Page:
Mechanics of a Calendar Spread

Mechanics of a Calendar Spread


Making money in choppy sideways markets can be challenging for traders. Many traders resort to scalping or playing small swings within the range. Both of these strategies work but require significant effort, technical analysis skills, and can end up being commission-intensive. Calendar spreads offer an alternative method of generating profit during periods of range-bound, sideways price movement. Calendar spreads are also known as time spreads or horizontal spreads because they involve options with different expiration dates.

A long calendar spread involves buying an option with a longer-term expiration and selling an option with the same strike price and a shorter-term expiration. Calendar spreads can be constructed using either calls or puts, but both options must be the same type. Because the options have the same strike price and the long option has more time premium, the calendar spread is entered for a net debit. For the calendar spread to generate a profit, the shorter-term option must lose its time premium faster than the longer-term option. If the stock price remains relatively stable as the near term option expiration approaches, the value of the spread should increase.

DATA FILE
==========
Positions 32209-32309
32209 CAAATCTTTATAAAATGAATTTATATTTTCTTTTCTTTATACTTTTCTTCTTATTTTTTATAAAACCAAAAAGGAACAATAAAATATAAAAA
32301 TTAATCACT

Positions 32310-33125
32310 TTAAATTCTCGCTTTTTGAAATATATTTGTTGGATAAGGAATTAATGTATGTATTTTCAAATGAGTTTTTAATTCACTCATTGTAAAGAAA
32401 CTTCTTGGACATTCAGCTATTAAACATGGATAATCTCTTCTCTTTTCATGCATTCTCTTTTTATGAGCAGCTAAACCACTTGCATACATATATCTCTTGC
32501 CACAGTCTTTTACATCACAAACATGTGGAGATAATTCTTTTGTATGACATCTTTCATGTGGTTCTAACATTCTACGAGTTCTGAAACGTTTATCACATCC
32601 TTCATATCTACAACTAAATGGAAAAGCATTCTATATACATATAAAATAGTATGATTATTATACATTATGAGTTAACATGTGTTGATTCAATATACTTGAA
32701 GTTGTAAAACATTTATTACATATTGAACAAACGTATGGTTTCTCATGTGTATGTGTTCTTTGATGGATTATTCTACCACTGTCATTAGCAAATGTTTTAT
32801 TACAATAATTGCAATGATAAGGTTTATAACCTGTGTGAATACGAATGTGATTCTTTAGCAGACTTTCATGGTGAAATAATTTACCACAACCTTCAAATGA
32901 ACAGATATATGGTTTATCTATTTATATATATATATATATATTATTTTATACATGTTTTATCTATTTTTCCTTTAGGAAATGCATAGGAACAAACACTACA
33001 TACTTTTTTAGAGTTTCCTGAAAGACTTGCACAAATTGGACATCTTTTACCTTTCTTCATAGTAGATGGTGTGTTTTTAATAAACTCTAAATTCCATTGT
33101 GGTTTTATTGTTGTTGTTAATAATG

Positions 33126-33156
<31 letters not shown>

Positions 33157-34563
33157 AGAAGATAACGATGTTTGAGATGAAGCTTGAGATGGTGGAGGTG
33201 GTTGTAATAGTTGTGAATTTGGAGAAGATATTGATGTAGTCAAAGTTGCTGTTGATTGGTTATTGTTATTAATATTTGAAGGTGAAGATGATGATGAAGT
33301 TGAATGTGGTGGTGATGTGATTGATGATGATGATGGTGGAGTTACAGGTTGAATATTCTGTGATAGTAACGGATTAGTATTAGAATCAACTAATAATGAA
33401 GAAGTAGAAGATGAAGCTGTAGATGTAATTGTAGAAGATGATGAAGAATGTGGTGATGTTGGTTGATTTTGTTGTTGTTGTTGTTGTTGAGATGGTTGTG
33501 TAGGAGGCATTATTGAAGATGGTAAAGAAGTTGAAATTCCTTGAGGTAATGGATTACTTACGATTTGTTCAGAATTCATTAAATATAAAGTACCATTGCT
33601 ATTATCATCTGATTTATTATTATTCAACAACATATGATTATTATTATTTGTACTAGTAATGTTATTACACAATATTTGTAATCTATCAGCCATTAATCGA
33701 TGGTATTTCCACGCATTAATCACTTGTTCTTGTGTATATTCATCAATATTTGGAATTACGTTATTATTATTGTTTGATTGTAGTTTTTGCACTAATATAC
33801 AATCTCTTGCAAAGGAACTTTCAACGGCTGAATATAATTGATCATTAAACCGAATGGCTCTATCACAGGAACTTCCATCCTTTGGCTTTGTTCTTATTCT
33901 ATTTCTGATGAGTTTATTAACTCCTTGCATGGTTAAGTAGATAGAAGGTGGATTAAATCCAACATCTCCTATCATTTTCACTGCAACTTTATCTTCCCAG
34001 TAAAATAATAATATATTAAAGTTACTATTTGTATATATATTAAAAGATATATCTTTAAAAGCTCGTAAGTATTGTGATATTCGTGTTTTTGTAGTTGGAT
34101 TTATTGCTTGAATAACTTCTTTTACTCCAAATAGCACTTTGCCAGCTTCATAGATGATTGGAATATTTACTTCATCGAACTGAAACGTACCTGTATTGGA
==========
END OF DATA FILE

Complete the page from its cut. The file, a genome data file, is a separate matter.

Here is the profit and loss graph for a calendar spread at expiration:

The maximum possible profit for a calendar spread is limited to the premiums collected on the sale of the near-term option minus the time decay of the longer-term options. This occurs at the shared strike price at expiration.

The maximum possible loss for a calendar spread is limited to the initial debit paid to enter the spread.

The break-even values for the calendar spread vary by market conditions and are strongly influenced by changes in implied volatility. Calendar spreads are generally inexpensive to enter when volatility is low and more expensive when volatility is high.

If volatility levels rise after the trade is entered, the profit and loss graph will shift upward and the breakeven points will widen. The reason for this is that the long option will increase in price to a greater degree than the short option as a result of volatility.

If implied volatility falls after the trade is entered, the long option loses value to a greater degree than the short option. This causes a downward shift in the profit and loss graph and reduces the distance between the two breakeven points, resulting in a lower probability of profit.